Crime Magazine is about true crime: organized crime, celebrity crime, serial killers, corruption, sex crimes, capital punishment, prisons, assassinations, justice issues, crime books, crime films and crime studies.
May 28, 2012
For six years during the early 1950s, “The Mad Bomber” terrorized New Yorkers by planting 32 pipe bombs all over Manhattan. Bombs were left at Grand Central Station, Penn Station, The Port Authority, at subway stations, at Radio City Music Hall, at Macy’s, at various movie theaters, at the New York Public Library, at the RCA Building and at the Con-Edison building. Bringing Con-Ed to “justice” was the reason for them all.
by Mark Pulham
It was Monday, May 23, 1994 when the old man died. He passed away at the age of 90 in his home town of Waterbury, Connecticut. It was not a huge news event, probably only mentioned in the local newspapers, in the obituary section. Among the general media, his death went unnoticed. There was no reason why it would be noticed, after all, the death of a 90 year old man was not news, it happens all the time.
But at one time, this man had been in the newspapers with an alarming regularity, though not by the name his family knew him by, and it is partly due to him, and a second man, that a new and powerful weapon was added to the crime investigation arsenal.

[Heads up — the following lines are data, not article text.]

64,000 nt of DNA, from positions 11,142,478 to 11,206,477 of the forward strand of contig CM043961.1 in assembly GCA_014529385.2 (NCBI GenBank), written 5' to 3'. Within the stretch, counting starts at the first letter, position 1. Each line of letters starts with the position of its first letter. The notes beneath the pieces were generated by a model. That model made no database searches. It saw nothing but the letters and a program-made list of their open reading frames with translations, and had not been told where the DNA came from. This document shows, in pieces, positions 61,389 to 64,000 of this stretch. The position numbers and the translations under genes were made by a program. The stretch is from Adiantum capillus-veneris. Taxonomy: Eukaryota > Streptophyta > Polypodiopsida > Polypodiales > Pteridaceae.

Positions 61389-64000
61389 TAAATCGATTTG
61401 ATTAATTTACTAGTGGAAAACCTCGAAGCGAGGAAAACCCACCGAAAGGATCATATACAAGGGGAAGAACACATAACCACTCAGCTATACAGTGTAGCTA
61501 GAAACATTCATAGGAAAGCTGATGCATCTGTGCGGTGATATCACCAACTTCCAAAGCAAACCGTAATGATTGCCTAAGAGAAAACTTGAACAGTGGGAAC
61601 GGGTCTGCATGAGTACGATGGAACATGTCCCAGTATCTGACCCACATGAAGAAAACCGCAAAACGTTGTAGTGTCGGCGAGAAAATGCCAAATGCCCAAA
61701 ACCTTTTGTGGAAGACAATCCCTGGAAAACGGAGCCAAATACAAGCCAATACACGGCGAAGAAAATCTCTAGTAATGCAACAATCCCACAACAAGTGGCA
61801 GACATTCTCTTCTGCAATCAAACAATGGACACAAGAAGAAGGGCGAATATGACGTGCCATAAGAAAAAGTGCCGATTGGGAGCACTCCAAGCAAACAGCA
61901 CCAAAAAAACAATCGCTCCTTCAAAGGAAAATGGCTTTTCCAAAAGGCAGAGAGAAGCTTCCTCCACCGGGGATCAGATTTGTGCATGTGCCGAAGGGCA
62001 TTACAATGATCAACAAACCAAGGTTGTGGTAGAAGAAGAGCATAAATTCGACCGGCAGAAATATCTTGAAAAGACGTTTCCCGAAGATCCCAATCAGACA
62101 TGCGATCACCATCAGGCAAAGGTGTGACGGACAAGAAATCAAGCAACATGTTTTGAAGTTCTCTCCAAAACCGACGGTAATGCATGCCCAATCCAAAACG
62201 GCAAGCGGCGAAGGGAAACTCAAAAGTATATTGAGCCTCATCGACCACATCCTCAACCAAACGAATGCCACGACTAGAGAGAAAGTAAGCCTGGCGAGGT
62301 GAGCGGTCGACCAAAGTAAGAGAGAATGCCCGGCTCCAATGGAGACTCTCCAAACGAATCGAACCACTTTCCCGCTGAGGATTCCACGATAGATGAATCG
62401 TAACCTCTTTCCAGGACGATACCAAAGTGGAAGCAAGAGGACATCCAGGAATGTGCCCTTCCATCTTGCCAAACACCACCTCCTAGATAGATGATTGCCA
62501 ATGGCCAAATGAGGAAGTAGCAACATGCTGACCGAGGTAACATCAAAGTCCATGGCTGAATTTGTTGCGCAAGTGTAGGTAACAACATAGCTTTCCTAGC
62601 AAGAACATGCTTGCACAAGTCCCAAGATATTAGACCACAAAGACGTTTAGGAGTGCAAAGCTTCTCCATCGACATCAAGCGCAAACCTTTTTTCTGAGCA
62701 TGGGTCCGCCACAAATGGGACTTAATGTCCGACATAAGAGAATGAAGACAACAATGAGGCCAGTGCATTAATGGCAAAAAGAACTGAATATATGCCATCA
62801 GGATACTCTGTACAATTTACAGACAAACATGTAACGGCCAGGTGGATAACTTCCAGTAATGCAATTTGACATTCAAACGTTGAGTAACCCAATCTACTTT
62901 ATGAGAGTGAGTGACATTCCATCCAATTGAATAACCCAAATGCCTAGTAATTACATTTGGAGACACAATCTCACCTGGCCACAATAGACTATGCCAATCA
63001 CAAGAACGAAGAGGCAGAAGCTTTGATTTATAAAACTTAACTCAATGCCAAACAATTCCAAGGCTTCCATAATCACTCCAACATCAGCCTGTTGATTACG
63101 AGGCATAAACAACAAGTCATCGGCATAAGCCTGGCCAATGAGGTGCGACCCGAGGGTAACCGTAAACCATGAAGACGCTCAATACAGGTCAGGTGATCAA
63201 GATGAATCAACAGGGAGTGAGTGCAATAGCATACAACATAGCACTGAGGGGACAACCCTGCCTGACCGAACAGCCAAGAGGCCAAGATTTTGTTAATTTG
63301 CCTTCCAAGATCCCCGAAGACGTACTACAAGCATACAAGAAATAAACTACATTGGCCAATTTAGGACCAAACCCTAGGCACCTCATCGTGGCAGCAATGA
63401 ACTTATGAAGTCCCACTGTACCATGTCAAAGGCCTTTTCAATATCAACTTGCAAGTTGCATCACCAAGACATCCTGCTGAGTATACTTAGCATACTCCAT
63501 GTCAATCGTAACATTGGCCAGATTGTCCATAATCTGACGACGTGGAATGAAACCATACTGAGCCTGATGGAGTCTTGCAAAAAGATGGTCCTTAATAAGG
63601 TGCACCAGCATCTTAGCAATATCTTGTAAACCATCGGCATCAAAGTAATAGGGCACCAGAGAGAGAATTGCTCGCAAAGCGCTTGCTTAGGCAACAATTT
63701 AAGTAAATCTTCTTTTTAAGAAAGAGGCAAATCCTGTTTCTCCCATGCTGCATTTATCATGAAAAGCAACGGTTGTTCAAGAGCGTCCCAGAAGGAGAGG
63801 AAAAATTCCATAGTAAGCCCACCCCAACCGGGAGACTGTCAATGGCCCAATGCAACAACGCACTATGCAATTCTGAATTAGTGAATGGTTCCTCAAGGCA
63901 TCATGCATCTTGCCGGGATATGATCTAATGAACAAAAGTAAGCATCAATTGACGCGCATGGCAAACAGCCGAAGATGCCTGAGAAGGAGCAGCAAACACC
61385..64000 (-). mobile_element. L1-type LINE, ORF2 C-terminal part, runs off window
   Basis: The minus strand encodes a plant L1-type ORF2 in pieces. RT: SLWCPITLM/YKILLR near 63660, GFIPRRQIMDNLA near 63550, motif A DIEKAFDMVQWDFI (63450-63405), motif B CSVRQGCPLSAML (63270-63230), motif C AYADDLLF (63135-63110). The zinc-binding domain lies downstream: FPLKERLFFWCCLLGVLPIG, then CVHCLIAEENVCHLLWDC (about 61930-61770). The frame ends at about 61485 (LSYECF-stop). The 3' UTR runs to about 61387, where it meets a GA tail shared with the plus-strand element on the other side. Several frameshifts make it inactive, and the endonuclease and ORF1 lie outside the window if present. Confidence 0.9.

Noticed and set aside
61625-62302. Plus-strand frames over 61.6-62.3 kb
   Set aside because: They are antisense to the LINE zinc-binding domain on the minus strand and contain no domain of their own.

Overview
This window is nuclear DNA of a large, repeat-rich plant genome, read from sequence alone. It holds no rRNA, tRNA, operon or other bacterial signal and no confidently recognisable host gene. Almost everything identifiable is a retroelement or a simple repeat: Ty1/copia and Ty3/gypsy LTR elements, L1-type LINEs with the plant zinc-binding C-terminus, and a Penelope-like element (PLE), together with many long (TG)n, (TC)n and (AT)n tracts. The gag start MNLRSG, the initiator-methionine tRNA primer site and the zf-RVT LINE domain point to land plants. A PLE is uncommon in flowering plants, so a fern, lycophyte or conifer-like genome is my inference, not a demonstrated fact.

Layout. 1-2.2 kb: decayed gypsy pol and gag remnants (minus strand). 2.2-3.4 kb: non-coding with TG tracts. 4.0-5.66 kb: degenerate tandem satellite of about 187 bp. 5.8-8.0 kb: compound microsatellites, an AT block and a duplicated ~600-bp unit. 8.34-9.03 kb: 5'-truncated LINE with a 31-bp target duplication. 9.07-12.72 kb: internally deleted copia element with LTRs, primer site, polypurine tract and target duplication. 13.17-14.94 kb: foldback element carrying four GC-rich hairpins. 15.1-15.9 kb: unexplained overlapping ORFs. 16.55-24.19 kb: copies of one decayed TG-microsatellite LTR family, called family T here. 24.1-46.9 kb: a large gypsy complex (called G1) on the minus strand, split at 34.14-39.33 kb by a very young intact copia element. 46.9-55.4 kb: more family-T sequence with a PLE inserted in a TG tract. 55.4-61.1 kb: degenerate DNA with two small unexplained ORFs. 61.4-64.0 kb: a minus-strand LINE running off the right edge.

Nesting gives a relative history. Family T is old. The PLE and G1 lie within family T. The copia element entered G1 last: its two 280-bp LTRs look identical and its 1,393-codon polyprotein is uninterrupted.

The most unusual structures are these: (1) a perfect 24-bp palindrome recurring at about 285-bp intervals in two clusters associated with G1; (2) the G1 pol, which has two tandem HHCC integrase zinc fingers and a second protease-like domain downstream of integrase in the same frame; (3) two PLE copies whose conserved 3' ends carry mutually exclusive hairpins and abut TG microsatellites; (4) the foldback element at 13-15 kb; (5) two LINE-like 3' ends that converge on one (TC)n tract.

It began quietly, not with a bang, over 50 years earlier, in 1940.
The Consolidated Edison Company had been around for well over a hundred years, since 1823, when it was still known as the New York Gas Light Company. In 1884, it combined with five other gas suppliers to form the Consolidated Gas Company, and later acquired the new electrical companies as well.
Eventually, on March 23, 1936, the company renamed itself and became the Consolidated Edison Company of New York.
By 1940, Con-Ed was the main supplier of energy to New York City. Several thousand people worked for the utility, and their customers numbered several million people and businesses.
Con Ed’s huge offices were at 170 West 64th Street in Manhattan. On November 16, 1940, a man entered the building. With hundreds of employee’s working there, the man didn’t stand out, and no one noticed him among the all the others.
“F.P.” Leaves a Pipe Bomb
He carried with him a wooden toolbox which he placed on a window sill. No one took any notice of the man as he walked away, leaving the toolbox behind. No one took any notice as the man quietly left the building.
How long the toolbox sat there is unknown, but eventually, someone saw it and went to examine it. Inside, they found a short brass pipe that had been filled with gunpowder, probably taken from bullets. There were flashlight batteries and sugar, which made up the mechanism that would set it off. Wrapped around this crudely constructed pipe bomb, hand written in neat block letters, was a note. It read: “CON EDISON CROOKS. THIS IS FOR YOU.” It was signed “F.P.”